Below I've shared some of the biography extensions and report options which students have completed over the years in my classroom. I'm sure you'll find a new one to try out!
As students read their biography, they take the usual notes, either on a prepared outline or free hand. When writing the report, however, the students pretend that they're able to travel back in time to interview this famous person. The most important details are then summarized in a question-answer format which reads in a more interesting way than a standard report. The paragraph students generated in the four-step summary process (above) serves nicely as the interview's introduction.
I've provided a sample of the interview format, but I highly encourage you to have students brainstorm their own interview questions as well. The brainstorming and sequencing process is an excellent introduction to the research process where students will need to formulate inquiries for themselves. Students will also discover that the unique experiences of any given person will in large part dictate the type of questions which should be asked. When reading Who Says Women Can't be Doctors? by Tanya Lee Stone, for example, one of my students was amazed to discover that Elizabeth Blackwell was turned down by twenty-eight different schools in her pursuit of attending medical school. "I think I would have quit trying after the first ten schools said no," the student remarked, and I wondered what Elizabeth Blackwell herself would have said to her in return.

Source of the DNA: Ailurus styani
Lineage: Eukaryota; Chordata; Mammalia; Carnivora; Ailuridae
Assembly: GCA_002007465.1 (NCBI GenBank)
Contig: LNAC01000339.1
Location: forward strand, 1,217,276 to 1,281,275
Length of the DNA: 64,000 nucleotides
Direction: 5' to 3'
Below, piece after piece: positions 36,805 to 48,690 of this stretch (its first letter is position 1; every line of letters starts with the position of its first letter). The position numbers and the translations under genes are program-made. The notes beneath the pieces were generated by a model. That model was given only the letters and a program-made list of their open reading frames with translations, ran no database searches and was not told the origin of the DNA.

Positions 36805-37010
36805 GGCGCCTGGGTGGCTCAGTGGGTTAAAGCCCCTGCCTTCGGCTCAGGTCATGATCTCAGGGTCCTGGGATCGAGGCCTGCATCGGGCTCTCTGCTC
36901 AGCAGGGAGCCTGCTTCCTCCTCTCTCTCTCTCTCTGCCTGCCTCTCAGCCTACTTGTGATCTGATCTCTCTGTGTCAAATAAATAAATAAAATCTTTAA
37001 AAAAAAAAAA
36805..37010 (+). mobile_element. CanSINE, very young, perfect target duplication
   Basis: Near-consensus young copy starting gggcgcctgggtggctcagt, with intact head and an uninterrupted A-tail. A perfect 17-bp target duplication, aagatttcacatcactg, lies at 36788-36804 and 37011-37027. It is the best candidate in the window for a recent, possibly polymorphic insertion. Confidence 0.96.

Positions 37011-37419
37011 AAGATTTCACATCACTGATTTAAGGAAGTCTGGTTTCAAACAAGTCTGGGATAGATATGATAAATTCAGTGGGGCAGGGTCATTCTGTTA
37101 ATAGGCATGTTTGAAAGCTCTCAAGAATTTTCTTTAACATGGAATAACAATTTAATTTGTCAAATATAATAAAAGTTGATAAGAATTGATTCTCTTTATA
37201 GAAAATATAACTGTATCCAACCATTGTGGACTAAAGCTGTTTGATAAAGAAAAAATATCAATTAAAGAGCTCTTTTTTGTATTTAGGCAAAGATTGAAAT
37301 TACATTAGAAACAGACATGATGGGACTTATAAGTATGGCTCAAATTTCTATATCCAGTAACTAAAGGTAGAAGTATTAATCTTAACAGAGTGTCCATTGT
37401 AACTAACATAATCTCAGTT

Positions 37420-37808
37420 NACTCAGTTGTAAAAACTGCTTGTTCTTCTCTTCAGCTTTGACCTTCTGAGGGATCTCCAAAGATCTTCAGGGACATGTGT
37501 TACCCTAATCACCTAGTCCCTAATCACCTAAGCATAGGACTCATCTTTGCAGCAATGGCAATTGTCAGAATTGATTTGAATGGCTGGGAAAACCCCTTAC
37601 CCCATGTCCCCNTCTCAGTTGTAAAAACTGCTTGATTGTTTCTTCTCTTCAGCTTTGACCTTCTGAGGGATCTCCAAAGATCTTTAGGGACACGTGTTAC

Some years we presented these in a talk show format, with partners playing the role of interviewer, and other years students chose to dress as the person they were portraying.
24 Ready to Go Genre Book Reports is a wonderful teacher resource full of ideas for responding to books, and one project from this resource which students have enjoyed is creating a journal.
When I first began teaching, I assigned students a similar journal format, requiring at least three entries that reflected events from the person's childhood or teen years, university or training years, and years of notable achievement. Additional entries could be written at students' discretion.
With the popularity of scrapbooking, students began asking if they could include artifacts in their journals. Projects soon included replica photos, sketches, tickets, maps, currency, and so on. The journal covers likewise became more creative, with students creating covers that resembled television sets, suitcases, trading cards, shipping crates, cars, space shuttles, hats, jerseys, and wanted posters.
A wonderful set of biography books which rely upon a similar concepts of "snapshots" from a person's life is the 10 Day series by David Colbert, which so far includes books on Anne Frank, Abraham Lincoln, Thomas Edison, Benjamin Franklin, and Martin Luther King, Jr. If all students in your classroom read the same biography or autobiography, they could likewise focus on the ten most pivotal days of that person's life, with students possibly pairing up and writing a first-person account of one of these days.
As mentioned above, the paragraph students generate in the four-step summary process can serve as an introduction to the diary, as the entries themselves may not provide ample information for some readers to understand the importance of the subject's achievements.
|Made in Quotes Cover|
One of my students' favorite parts of the Time Machine assignment (above) is when they, in the guise of their famous person, are asked to give advice to future generations. Putting themselves "into the shoes" of this famous person and distilling the experiences of a lifetime into a bit of sage advice is a difficult yet rewarding task.